Jessica Roland is to be sworn in as Guernsey's first female Deputy Bailiff today, and she might within a few years be the island's first female Bailiff - and while some people may think it's taken us a long time to get to this point, I think we should be celebrating the amazing achievements of an individual - who has been chosen as she is the best person for the job.
Ms Roland is known to many through her work as a lawyer, but like many others with roles in public life she has proven her commitment to the community in other areas too.
She's a 'Guernsey girl' if that's important to you - she was born here, went to the Forest Primary School, then the Grammar School for Girls, before going away to study in the UK and France. She was back home in 1998 when she started work and 22 years later she retired from practicing law to take on her new role.
And what a role it is.
There is universal pride I would say this morning, that Guernsey is going to have its first female Deputy Bailiff. All of the messages I have seen on every news story regarding the ceremony to swear Ms Roland in this morning have been positive, and rightly so. She is clearly very popular and people seem to agree she is the best person for the job.
There have been a few Tweets or comments such as 'why has it taken so long?' and 'we should have had a female Bailiff by now' - and I'm sorry, but I disagree.
Pictured: Guernsey's new Bailiff and Deputy Bailiff.
It is great that a woman has been chosen to be our Deputy Bailiff, and is likely to be our next and first female Bailiff. It's great - because she is an intelligent, hard working woman who has reached the pinnacle of her chosen career path. Let's not denigrate that by suggesting she was chosen over any man who may have been considered for the role too, just because she's a woman and 'it's about time a woman did it'. She's got the job, because she's the best person for the job.
The position of Deputy Bailiff was actually only created in 1969 - some 700 years after the first Bailiff was appointed. It makes perfect sense to me that only men have held both offices since, as lets face it - back in 1278 when William de Saint-Remy was in his first term as Bailiff, men really did rule the roost. We all know it was a long hard slog for women to win the right to vote hundreds of years after that, and in the grand scheme of things, the time frame from 1969 when the first male Deputy Bailiff was chosen, to now is a mere blink of an eye. And it's where we are now that is important to me. If it were me, I would be disappointed if anyone thought I had been chosen because I was female and 'it's about time', not because of my professional and personal attributes.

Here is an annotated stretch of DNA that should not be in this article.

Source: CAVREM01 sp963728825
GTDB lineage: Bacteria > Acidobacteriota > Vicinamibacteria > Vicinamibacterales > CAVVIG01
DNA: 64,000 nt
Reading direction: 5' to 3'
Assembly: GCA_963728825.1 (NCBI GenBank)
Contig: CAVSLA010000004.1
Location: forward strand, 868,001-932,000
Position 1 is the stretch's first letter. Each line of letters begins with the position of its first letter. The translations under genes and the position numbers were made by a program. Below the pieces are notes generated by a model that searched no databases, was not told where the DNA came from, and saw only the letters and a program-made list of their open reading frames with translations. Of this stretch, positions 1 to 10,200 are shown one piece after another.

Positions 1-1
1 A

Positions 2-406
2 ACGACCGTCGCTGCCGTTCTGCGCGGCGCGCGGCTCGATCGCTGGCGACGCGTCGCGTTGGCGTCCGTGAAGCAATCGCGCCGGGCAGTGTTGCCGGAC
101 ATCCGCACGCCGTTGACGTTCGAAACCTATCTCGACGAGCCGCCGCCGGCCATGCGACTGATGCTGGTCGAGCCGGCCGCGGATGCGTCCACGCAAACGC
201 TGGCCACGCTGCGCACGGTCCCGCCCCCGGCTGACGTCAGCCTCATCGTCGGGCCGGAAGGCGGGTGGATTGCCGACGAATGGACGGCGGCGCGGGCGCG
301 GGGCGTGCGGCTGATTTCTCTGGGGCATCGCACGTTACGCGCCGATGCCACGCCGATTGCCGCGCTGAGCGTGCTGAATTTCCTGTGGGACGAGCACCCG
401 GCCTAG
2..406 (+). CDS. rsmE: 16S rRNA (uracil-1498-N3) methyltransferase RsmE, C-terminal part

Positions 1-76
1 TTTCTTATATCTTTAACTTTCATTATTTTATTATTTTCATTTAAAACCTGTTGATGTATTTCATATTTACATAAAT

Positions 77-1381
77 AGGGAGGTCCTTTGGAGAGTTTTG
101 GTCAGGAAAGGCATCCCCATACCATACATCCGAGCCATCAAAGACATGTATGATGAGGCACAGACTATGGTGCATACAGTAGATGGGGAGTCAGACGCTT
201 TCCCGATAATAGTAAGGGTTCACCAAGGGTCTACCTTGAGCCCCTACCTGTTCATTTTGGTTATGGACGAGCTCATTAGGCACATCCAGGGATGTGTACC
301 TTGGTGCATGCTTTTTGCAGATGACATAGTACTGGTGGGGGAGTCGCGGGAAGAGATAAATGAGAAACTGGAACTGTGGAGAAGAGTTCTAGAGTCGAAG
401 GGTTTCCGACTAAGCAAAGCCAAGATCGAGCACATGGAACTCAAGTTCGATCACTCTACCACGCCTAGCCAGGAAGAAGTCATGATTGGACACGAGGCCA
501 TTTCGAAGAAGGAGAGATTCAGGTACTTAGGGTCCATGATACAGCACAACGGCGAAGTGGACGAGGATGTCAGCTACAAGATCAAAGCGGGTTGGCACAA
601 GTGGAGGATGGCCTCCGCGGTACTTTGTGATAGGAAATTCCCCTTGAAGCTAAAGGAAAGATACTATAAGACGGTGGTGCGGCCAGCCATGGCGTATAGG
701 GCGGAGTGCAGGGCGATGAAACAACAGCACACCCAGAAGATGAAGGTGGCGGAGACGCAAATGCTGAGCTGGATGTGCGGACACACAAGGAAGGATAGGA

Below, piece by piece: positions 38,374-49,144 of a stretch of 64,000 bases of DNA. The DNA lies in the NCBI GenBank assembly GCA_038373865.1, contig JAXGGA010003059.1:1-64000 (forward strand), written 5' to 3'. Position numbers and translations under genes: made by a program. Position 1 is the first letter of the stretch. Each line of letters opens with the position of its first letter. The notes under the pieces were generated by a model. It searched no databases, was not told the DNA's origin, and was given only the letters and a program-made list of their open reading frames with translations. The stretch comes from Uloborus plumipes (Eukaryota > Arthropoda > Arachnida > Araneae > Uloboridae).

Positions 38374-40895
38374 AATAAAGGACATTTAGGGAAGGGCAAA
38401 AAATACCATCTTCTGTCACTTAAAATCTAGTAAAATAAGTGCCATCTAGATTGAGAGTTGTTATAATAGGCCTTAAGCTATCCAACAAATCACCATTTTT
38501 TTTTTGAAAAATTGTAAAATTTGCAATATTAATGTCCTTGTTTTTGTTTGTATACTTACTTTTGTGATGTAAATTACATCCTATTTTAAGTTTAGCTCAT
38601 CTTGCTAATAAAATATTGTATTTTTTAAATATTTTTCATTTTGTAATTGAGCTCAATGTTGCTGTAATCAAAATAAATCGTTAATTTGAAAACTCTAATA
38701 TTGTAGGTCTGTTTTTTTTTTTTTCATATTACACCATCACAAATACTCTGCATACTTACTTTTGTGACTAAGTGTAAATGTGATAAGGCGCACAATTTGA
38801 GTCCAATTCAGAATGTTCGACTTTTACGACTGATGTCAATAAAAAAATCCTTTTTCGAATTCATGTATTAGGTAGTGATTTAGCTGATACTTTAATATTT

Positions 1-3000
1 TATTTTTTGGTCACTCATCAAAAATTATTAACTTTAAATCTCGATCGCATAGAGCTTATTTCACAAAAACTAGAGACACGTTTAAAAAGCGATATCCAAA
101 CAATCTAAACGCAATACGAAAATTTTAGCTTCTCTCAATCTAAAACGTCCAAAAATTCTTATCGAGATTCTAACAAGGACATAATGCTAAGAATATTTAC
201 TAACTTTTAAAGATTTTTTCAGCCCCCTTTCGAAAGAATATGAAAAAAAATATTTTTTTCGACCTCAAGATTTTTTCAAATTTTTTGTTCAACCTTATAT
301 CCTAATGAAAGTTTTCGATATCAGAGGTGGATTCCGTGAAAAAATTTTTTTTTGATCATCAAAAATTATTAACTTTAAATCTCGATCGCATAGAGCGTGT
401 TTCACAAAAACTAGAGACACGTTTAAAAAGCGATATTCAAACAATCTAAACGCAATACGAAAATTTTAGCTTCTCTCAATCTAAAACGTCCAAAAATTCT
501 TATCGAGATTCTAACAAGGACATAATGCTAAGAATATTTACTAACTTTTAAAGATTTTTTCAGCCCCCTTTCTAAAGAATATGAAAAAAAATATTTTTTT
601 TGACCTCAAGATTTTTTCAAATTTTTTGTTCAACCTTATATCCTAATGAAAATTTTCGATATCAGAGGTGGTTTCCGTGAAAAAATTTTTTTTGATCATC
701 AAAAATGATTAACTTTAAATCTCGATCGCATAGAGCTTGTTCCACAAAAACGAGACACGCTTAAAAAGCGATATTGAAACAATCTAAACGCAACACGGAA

Yes we do of course need a government and judiciary which reflects society more fairly than it has done in the past. Yes we should encourage more women to step up and take on senior roles in public life. Many do need to be encouraged to do so, and hopefully seeing Ms Roland take on such a senior role in island life will encourage more women to follow in her footsteps. Because I wholeheartedly think Ms Roland can do this job and I think she will do it very well.
She's got some big shoes to fill - Richard McMahon has stepped up to be Bailiff, following the retirement of Sir Richard Collas. Two very different men, but who have been dedicated in their roles and have repeatedly demonstrated the depth of knowledge which led them to their positions.
Pictured: Sir Richard Collas.
I remember interviewing Sir Richard some years ago, when another woman was appointed to one of the highest offices in Guernsey. Megan Pullum has been HM Procurer and Receiver General since 2016. She was the first woman to hold a Crown officer's position in Guernsey - a mighty achievement - but again only right for someone so knowledgable to be given such responsibility, not because she's a woman but because she really does seem to know everything there is to know about Guernsey's legal and political systems - just listen to her reeling off the answers during a States debate - she's like a walking wikipedia for Guernsey.
During that interview I asked Sir Richard if we would soon see a female Bailiff - he smiled and said he thought so and explained to me the different routes to becoming Bailiff and how the decision is made. Maybe he already knew then who might be a suitable Deputy Bailiff when the time came.
So now we have one - and yes it's taken a while, but we've beaten Jersey to it, so that's good.